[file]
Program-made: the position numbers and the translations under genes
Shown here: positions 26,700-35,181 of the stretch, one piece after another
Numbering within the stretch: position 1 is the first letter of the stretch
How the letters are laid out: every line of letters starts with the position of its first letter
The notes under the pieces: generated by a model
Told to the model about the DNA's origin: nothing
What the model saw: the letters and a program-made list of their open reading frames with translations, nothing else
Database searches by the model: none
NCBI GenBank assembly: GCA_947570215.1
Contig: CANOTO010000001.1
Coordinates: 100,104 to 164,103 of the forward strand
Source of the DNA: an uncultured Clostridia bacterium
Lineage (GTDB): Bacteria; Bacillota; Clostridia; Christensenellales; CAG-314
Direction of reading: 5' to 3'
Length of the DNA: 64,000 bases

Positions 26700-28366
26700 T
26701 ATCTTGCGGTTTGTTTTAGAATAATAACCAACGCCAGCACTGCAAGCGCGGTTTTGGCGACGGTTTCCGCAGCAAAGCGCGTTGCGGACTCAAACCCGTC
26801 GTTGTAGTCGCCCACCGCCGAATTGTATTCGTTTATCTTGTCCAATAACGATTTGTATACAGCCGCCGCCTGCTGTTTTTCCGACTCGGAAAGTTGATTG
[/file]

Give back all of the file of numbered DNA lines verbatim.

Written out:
Program-made: the position numbers and the translations under genes
Shown here: positions 26,700-35,181 of the stretch, one piece after another
Numbering within the stretch: position 1 is the first letter of the stretch
How the letters are laid out: every line of letters starts with the position of its first letter
The notes under the pieces: generated by a model
Told to the model about the DNA's origin: nothing
What the model saw: the letters and a program-made list of their open reading frames with translations, nothing else
Database searches by the model: none
NCBI GenBank assembly: GCA_947570215.1
Contig: CANOTO010000001.1
Coordinates: 100,104 to 164,103 of the forward strand
Source of the DNA: an uncultured Clostridia bacterium
Lineage (GTDB): Bacteria; Bacillota; Clostridia; Christensenellales; CAG-314
Direction of reading: 5' to 3'
Length of the DNA: 64,000 bases

Positions 26700-28366
26700 T
26701 ATCTTGCGGTTTGTTTTAGAATAATAACCAACGCCAGCACTGCAAGCGCGGTTTTGGCGACGGTTTCCGCAGCAAAGCGCGTTGCGGACTCAAACCCGTC
26801 GTTGTAGTCGCCCACCGCCGAATTGTATTCGTTTATCTTGTCCAATAACGATTTGTATACAGCCGCCGCCTGCTGTTTTTCCGACTCGGAAAGTTGATTG